What defines Artist Emergence? How does one become an artist and what informs this personal path and career direction? How do artists navigate this real-time, streaming media revolution and information overload that is now a bi-product of our society? This complicated notion of emergence has many factors. Aside from childhood background, education, and experience, the most influencing force is the art market, which is informed by changing trends, economic conditions, professional practice, and of course, the players (i.e. artists, gallerists, dealers, critics, collectors, academic and cultural institutions, auctions, et al.).
To “emerge,” can be described as follows:
• to come up to the surface
• to come into view as from concealment or obscurity
• to come out, or live (through a difficult experience)
• to become evident or apparent
• to rise from or as if from immersion
• to come into existence
• to arise, originate, spring up, develop, grow
For an artist, it could mean a ‘big break,’ which may translate to a lucrative commission or sale, a high profile exhibition, a museum acquisition, peer acceptance, and/or critical review. The reference aligns with the term “success,” which usually breaks down to critical and commercial success. This issue has multiple layers, specifically in how we define ways of measuring success. Essentially, success means different things to different people … kind of the way art means different things to different people, which again, I see as context. Success is based on experience in relation to background, education, and personal and professional support structures. During the run of my gallery, a show’s success meant connecting artist to viewer, particularly, as witnessed in conversation at the many openings over the years. Sure, sales mattered, but the true measure of success was in the engagement of the work and the experience it resonated.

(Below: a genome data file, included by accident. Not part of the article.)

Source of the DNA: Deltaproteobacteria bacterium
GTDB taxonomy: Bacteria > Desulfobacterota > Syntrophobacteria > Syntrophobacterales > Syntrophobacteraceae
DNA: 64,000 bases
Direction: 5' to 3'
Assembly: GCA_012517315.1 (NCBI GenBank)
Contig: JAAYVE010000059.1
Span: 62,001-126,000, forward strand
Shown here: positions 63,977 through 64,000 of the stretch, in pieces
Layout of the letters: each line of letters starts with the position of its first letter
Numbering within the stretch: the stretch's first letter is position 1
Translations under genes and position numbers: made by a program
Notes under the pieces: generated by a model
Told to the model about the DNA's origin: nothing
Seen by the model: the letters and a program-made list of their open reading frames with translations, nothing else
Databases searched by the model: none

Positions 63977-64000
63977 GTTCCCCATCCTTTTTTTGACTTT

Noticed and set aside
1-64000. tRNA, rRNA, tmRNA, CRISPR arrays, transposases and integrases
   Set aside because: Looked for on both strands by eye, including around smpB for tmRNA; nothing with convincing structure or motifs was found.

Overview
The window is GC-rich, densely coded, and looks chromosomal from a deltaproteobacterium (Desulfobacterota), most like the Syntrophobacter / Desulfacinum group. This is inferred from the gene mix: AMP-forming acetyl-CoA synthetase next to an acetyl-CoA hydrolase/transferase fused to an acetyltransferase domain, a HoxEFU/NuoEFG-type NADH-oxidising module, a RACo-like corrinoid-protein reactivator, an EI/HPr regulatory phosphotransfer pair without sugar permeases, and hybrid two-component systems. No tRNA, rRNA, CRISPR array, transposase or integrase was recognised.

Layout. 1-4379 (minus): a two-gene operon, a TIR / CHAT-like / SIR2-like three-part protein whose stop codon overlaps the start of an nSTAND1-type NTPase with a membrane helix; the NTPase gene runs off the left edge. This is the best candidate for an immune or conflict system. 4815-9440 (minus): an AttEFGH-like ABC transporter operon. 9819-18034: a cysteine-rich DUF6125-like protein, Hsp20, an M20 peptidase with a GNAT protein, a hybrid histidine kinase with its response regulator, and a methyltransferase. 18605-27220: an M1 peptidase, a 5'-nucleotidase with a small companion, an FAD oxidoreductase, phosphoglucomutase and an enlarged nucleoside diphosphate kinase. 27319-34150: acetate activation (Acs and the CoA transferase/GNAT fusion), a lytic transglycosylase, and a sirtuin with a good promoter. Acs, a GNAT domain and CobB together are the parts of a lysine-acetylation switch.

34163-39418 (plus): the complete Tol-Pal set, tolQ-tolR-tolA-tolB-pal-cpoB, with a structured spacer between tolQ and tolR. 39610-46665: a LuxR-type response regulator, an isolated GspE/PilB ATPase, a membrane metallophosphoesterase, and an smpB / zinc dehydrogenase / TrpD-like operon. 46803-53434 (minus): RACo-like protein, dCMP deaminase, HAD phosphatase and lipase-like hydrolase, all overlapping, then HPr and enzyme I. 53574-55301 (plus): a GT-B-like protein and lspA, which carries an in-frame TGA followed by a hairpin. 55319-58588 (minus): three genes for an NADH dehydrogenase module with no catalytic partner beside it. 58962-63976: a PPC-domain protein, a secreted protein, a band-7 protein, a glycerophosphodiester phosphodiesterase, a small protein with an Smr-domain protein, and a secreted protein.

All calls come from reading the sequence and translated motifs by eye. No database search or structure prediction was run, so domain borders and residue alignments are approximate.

In observing and experiencing an ever changing culture, the rise of media-driven technologies, and economic challenges facing the art market today, I know first hand the impact these forces have on artist emergence. In my own work, in representing the works of others previously through my gallery, and now as a consultant and educator, I see new patterns developing that directly reflect the culture and the conditions surrounding it. The artist, in trying to find the right path evolves through socialization and conventions imposed by the art market and life in general. These informing factors contribute to his or her identity construction, belief system, methodology, and career.
Artist emergence has significantly challenged the traditional course of gallery and institutional systems granting new opportunities, accessibility, and personal enterprise for the artist. This fast-track exposure to global audiences, as a result of advancing communication and new media platforms, has all but eclipsed the established norms of artist representation and ideologies of the industry. Artists are now entrepreneurs, many forging their own careers and taking to the web to promote their “brand” through blogs and social media. Some are positioning themselves as experts in the field dolling out advice to throngs of hungry followers in the name of art … or commodity? A great number of books and resources are available online and in print, as authors expound in how to survive and prosper as an artist. They offer commercial advice in portfolio development, marketing, public relations, and management. Many include steps in developing a professional acumen, gaining representation, and building an audience. Aside from these DIY manuals, others on the media circuit include artist managers, career coaches, and advisers––some more credible than others. My advice? Be informed but mindful.
Information technologies are at the fore of a cultural shift that is occurring. This virtual environment may influence an artist’s career success and survival, whilst the effects of these conditions impact the economic structure of the art market and theoretical issues of art’s value and mediation in our culture. Mechanisms in artist emergence include signifiers such as the environment; educational, political and socio-historical structures; the media; and conditions of mass culture. However, the most vital components I have concluded are core genius, talent (inherent or acquired), tenacity, luck, networking, and personal and professional support systems.
Quintessential to this landscape is the ability for one to adapt to the evolution of culture and technology, yet remain true to self and the instinctive core qualities possessed. In a society of continual change, artists are poised to experience the world beyond their own context assessing the results from informed perspectives. Factors mentioned accelerate this path. Stay tuned.